Despite significant healing in the bone bruise in Joel Embiid's left knee, the rookie was ruled out for the remainder of the regular season on Wednesday after his latest MRI also revealed a bigger meniscus tear than initially diagnosed (see story).
So now what?
The Sixers have not announced any specific course of action for Embiid such as surgery. On Monday, team president Bryan Colangelo said the organization was in no rush to put the oft-injured Embiid back under the knife (see story).
Meniscus tears typically require trimming out the piece that's torn or completely stitching it back into place. If the Sixers do opt for one of those options, Dr. Mark Schwartz of Virtua Health still expects Embiid to be back for the start of the 2017-18 campaign.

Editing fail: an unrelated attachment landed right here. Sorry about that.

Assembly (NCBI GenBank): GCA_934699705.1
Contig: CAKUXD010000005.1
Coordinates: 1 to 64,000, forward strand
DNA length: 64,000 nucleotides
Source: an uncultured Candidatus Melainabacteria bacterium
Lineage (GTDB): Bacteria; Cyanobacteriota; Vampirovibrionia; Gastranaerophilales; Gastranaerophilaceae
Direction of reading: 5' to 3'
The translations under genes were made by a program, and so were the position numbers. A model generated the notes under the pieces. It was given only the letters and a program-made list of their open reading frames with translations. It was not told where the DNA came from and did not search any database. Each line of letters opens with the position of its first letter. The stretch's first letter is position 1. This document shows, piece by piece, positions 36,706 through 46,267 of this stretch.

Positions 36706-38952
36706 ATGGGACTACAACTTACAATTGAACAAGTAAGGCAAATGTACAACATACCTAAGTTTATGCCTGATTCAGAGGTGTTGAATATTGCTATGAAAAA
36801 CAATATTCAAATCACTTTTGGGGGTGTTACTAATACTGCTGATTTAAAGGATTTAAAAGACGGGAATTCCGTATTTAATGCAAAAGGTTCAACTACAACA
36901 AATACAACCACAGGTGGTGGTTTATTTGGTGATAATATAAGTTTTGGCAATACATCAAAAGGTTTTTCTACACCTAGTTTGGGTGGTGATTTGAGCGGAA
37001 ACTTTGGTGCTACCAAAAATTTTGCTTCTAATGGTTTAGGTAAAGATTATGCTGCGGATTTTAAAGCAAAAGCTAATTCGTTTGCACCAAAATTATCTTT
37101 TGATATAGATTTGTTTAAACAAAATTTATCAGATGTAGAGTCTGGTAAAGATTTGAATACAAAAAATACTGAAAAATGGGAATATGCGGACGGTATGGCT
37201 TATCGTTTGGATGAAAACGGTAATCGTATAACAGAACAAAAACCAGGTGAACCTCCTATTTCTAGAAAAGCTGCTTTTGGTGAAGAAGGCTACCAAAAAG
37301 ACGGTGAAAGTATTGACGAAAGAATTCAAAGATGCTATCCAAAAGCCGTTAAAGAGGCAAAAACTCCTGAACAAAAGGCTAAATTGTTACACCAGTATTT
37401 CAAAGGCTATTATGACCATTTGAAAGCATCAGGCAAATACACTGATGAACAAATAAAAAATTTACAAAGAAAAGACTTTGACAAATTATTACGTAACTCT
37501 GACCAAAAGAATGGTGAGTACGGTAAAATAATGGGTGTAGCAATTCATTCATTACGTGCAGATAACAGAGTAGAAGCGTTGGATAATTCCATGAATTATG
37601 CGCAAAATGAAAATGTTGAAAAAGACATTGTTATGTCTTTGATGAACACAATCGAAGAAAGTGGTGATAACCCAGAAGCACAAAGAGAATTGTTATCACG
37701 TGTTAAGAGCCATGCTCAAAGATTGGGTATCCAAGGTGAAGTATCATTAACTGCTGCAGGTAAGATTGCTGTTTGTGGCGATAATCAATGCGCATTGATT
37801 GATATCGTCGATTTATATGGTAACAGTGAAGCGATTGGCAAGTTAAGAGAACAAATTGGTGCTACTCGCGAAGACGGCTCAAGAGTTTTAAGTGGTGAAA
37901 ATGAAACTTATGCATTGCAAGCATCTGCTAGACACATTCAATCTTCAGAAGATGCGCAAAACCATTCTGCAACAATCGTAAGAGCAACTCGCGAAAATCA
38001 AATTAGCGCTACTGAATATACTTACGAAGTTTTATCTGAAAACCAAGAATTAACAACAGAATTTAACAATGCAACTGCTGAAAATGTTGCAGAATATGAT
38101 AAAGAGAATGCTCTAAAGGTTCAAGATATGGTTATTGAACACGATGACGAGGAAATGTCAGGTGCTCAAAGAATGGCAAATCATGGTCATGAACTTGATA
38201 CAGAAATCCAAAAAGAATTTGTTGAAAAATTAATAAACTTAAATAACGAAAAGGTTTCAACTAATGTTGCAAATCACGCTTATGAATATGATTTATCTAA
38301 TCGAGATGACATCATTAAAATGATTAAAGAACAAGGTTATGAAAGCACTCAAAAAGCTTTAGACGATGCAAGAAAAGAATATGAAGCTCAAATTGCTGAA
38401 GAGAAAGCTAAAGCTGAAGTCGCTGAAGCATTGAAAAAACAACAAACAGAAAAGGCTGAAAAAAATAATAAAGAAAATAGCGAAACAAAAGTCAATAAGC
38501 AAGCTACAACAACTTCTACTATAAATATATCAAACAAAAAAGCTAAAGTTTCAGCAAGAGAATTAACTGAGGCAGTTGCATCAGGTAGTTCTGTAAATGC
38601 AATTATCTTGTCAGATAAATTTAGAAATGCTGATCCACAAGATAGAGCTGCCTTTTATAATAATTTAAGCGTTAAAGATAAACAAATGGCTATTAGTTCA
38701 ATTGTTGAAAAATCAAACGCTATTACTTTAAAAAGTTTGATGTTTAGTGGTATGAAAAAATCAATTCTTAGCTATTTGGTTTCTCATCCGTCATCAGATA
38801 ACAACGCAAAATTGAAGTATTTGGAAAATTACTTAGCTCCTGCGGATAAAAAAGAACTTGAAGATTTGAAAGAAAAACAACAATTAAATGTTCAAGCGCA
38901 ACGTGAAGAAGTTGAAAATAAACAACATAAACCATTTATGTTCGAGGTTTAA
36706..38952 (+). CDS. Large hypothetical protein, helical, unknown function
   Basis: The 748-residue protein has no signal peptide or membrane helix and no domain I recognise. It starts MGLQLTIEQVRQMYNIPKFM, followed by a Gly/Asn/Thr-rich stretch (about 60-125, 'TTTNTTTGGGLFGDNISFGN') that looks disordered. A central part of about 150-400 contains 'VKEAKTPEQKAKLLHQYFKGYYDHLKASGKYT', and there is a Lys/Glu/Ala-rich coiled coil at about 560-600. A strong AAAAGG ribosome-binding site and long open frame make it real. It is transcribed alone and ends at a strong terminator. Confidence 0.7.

"Ideally, you hope you can actually repair it. Long term, it's in his benefit," Schwartz, who is not treating Embiid, said on Wednesday's edition of Comcast SportsNet's Philly Sports Talk. "Either way, he should be back for next season with no restrictions."
With Embiid sidelined since Jan. 27 because of continued swelling and soreness, Schwartz does think it's time to undergo a procedure to remedy the tear.
"I think initially the bulk of the symptoms were coming from the bone bruise and the meniscal symptoms were probably in the background," Schwartz said. "Now that the recent MRI reportedly shows improvement in the bone bruise, I think now that the symptoms from the menisci have come to the surface and I think the new MRI shows the meniscal tear to be bigger than originally thought.
"I think the next step now that you know that he's not going to be playing for the rest of the season and he still has these symptoms and he's had this meniscal tear for quite some time now, I think the next logical step is to look into his knee arthroscopically."